Gun Control 2013: Are Pro-Gun Congressmen to Blame For Gun Deaths?

This week, the Obama Administration and the families of the Newtown victims are pressing Congress to pass new legislation that will help prevent gun violence. Senator Joe Manchin (D-W.Va.), who spearheaded the compromise bill with Senator Pat Toomey (R-Penn.) in April met with the family members of victims personally on Wednesday. The Newtown Action Alliance and Organizing for Action will hold a rally on Thursday on Capitol Hill with Senate Democratic leaders and the senators from Connecticut.

The April 2013 proposed legislation to implement background checks on firearms sold at gun shows and across state lines is legislation completely within the vision of the Founding Fathers. The Second Amendment as interpreted by the judicial system disfavors excessive regulations on the possession of firearms within states. But regulations of the inter-state commerce of firearms under the authority of the Commerce Clause is exactly the power that founders envisioned giving the federal government.

The Constitution is not written with a hierarchy of amendments, but opponents of gun violence prevention bills think that their right to possess any weapon is absolute. If opponents of proposed gun violence prevention legislation had a more complete understanding of the separation of powers between the federal government and state governments under the Constitution, I don't see how Congress could fail to pass a constitutional bill on background checks. There is no right that is absolute under the Constitution. This includes the right to free speech, free exercise of religion, right to privacy, right to vote, or the right the travel. But Republican and Democratic opponents of gun violence prevention measures have concocted an alternate Constitution where the Second Amendment is absolute, but rights such as privacy and due process are expendable. 

Senator Lindsey Graham said this week that he was glad that the National Security Agency was listening to his phone calls. That's right, he's glad that the federal government has violated everyone's Fourth Amendment right to privacy, and is continuing to do so every day. It's too bad that not everyone lives such a privileged life as Senator Graham to never have to speak with or listen to someone who may be in trouble with the law. Yet for lawyers, social workers, journalists, and human rights advocates, the loss of their Fourth Amendment privacy protections for engaging in their public service reflects the sad state of America's political leadership. But, I'm sure they are comforted by the fact that they can buy an assault rifle and take out their anger at the gun range.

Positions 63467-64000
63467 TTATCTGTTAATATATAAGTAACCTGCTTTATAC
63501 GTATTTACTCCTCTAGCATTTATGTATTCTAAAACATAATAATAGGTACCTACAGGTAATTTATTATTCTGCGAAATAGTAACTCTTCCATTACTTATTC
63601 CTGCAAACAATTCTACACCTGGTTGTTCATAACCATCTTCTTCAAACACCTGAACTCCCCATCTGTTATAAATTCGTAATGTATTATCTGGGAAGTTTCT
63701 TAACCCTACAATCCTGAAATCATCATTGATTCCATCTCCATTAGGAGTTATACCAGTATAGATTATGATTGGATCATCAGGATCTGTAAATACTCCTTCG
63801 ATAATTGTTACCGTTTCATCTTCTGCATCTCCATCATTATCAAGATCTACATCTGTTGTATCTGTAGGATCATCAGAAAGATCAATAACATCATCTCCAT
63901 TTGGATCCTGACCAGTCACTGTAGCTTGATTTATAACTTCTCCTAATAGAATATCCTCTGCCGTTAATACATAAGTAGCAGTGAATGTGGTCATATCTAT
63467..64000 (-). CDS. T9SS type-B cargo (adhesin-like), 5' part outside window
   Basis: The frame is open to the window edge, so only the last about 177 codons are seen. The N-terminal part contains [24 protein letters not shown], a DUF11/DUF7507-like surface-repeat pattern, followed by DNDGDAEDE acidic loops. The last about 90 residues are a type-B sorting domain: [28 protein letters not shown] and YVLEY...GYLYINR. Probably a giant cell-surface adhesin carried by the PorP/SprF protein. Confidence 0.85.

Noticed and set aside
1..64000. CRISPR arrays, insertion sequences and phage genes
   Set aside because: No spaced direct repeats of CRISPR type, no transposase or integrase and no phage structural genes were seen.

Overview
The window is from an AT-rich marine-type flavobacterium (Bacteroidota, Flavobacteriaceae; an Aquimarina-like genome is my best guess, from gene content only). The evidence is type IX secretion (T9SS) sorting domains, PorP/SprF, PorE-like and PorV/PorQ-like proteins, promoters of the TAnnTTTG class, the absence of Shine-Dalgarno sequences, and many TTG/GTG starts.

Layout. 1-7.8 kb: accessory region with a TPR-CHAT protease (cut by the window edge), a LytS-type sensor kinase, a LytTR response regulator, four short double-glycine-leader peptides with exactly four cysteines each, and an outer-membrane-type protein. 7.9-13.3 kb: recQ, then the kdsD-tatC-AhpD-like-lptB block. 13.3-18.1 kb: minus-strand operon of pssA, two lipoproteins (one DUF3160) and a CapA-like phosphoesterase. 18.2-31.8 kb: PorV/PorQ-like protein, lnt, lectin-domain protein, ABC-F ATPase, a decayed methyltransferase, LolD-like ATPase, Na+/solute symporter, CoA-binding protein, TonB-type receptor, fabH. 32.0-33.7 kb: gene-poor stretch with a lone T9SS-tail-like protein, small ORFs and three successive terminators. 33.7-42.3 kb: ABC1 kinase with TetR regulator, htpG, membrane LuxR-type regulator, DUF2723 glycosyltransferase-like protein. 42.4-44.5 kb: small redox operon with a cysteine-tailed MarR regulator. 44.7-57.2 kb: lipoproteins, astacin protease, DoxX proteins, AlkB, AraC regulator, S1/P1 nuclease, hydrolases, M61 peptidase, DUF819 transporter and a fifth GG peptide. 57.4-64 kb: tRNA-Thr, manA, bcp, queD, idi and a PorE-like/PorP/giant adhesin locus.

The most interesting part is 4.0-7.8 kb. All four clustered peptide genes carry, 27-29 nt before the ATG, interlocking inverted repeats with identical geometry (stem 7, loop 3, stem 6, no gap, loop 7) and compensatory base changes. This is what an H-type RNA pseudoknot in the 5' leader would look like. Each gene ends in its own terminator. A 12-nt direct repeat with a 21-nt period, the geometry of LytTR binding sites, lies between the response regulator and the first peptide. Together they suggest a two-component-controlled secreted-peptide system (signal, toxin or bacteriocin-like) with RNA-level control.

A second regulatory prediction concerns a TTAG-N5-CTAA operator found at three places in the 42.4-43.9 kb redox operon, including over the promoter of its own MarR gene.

90% of Americans support background checks. Lindsey Graham and Peter King say that if we don't let the National Security Agency (NSA) spy on us, then terrorists will attack and kill us. Democratic Senators from Arkansas, Alaska, Montana, and North Dakota all opposed the previous attempt to pass gun violence prevention measures. If we don't pass laws that prevent gun violence, then is Congress responsible for the deaths of our children?

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Asheesh Bhalla

Asheesh has worked as a consultant and policy adviser at the World Bank, U.S. Department of the Treasury, U.S. Department of Health and Human Services, and National Archives and Records Administration. Born and raised in Southern California, he studied Arabic in Yemen and lived in Kabul where he co-founded an Afghan public health organization. Asheesh received his B.A. in Politics and Economics from the Gallatin School at New York University, M.P.H. from Columbia University, and J.D. from American University.

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